Setting up G++ Compiler Thumbnail

[ Raspberry Pi C ++] Setting Up A Compiler (g++)

Previous Post: A Brief Overview of C++

Next Post: Using CMake


In the previous post I talked about how C++ code gets compiled from its source files into an application exe or library. This post will demonstrate setting up a C++ compiler on the Raspberry Pi. More specifically, using g++ which is the C++ compiler in the GNU Compiler Collection (GCC).

Installing G++

The first thing you want to do is log into your Pi via SSH from your main computer. We will install GCC via the apt-get package manager. Open up the terminal and enter the following:

> sudo apt-get install g++

After a few seconds the process will finish, typing “g++” into the terminal should yield the following:

g++: fatal error: no input files
compilation terminated

Testing the Compiler

Now that we have the compiler installed, let’s create a simple C++ program. Using your terminal, create a file called “hello.cpp” with the following command:

> touch hello.cpp

The touch command will create the file if it doesn’t exist, it will also leave the file untouched if it did exist in the first place.

With our file created, let’s enter some simple C++ code. I won’t go over the code here, as it’s only to test the compiler.

Open up the file in your favourite editor (I suggest setting up Visual Studio Code for use with your Pi) and enter the following few lines of code:

#include <stdio.h>

int main(int argc, char** argv)
{
        printf("Hello, World!\n");
        return 0;
}
C++ Hello World Example

After saving the file, we must run it through the compiler. You will see in the next tutorial, we will abstract this process using CMAKE, but for the purpose of this tutorial we will pass the file straight to g++ via the terminal/command line.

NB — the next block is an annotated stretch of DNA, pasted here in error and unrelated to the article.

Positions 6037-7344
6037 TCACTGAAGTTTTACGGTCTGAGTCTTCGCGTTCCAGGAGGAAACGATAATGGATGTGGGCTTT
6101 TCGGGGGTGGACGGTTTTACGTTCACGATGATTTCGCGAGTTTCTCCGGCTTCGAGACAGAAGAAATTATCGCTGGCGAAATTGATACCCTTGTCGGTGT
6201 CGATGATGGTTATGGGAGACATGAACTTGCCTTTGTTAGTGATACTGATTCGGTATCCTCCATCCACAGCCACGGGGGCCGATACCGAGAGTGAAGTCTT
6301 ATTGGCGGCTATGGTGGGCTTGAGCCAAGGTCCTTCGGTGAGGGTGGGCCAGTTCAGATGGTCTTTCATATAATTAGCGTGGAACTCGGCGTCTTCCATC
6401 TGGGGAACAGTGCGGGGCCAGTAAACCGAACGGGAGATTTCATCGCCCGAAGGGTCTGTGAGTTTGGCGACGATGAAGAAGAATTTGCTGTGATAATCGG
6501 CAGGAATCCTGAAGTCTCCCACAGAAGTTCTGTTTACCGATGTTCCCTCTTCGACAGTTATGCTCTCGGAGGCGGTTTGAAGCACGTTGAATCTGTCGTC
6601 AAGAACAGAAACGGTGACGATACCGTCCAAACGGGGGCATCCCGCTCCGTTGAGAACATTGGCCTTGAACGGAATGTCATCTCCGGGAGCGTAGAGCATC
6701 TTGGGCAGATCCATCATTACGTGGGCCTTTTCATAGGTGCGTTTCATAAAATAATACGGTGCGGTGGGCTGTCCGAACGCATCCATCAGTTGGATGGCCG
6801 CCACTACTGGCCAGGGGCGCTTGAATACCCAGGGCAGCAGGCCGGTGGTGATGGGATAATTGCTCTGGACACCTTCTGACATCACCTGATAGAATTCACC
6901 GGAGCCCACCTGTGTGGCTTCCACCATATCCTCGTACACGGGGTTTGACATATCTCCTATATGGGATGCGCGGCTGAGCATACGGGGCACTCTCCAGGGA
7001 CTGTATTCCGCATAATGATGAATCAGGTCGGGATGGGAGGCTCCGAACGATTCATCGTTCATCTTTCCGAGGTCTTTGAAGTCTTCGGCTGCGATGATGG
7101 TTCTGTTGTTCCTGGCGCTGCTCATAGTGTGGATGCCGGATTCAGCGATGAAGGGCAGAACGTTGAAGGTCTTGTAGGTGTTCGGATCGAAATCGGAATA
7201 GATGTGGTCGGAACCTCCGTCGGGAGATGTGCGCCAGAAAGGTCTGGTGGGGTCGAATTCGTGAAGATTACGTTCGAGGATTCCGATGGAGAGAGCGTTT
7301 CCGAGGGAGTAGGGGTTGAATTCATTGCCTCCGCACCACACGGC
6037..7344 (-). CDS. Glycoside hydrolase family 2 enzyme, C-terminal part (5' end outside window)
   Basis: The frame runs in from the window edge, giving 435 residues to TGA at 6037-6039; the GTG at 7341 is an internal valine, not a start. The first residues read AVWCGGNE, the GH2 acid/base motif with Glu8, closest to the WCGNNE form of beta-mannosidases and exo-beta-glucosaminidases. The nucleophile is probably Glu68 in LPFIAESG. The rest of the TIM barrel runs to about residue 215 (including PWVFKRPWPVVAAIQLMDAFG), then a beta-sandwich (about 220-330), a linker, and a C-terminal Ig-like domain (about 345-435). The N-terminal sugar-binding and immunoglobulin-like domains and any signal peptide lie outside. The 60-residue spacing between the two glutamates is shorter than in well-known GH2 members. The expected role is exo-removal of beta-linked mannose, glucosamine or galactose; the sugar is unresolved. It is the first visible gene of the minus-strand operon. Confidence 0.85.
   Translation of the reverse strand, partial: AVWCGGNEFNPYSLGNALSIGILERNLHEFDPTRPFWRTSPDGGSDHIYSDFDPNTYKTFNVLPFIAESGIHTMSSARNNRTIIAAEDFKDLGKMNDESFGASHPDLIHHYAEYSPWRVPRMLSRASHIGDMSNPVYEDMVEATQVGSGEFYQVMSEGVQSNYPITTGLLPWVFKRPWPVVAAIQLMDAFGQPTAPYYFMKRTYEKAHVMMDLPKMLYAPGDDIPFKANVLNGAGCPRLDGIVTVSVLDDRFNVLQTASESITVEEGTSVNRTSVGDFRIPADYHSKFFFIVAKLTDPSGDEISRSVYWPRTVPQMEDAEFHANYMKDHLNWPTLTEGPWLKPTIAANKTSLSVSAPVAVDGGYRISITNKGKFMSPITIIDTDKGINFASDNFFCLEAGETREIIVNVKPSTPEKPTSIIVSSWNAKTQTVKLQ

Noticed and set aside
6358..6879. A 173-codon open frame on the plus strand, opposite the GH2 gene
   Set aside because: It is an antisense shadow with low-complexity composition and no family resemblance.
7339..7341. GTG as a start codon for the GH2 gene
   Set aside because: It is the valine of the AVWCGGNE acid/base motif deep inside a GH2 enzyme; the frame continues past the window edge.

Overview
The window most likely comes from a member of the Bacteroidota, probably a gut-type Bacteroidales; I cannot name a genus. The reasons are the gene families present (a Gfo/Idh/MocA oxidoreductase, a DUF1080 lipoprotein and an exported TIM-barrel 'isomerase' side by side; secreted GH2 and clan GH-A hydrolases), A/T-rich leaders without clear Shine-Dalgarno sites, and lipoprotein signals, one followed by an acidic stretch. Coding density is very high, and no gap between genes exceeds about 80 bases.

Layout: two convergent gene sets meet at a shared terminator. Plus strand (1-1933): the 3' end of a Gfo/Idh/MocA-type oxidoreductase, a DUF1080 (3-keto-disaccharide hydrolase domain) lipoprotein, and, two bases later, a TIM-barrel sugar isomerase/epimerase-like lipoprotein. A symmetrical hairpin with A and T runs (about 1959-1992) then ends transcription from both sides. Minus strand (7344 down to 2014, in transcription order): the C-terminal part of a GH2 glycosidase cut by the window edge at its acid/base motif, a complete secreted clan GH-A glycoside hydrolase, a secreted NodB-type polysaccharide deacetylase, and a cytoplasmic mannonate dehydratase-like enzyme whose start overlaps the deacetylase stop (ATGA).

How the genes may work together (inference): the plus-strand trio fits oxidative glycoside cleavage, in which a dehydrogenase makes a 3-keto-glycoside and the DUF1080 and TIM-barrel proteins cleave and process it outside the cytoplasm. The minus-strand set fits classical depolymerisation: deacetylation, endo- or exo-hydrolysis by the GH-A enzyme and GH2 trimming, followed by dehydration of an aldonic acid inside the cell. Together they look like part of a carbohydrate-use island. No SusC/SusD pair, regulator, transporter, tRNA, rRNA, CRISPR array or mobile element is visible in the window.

The g++ CLI requires two parts, the input file(s) to be compiled and the output file these source files will be compiled into. In our case, we have one file to go in and one file to come out (an application executable). The command to do this is:

> g++ hello.cpp -o hello

After a few seconds you should notice another file called “hello” appear in the same directory (those of you using the terminal, you can list all files in the current directory by entering the “ls” command).

This file is the application executable that was compiled from the hello.cpp source file! You can execute it by entering the following:

> ./hello

If you see the words “Hello, World!” appear in your terminal, you can safely say that g++ is set up and ready to go!


Previous Post: A Brief Overview of C++

Next Post: Using CMake

Published by

Nick

Nick Cullen is a software developer living in South Wales, UK. He is primarily focused around coding in C++ and C# and loves tinkering with new programming languages and technologies. A key technological interest of his is Raspberry Pi development, which he has helped pioneer a unique product commercially using a Pi and programming the software in C++.

Leave a Reply

Your email address will not be published. Required fields are marked *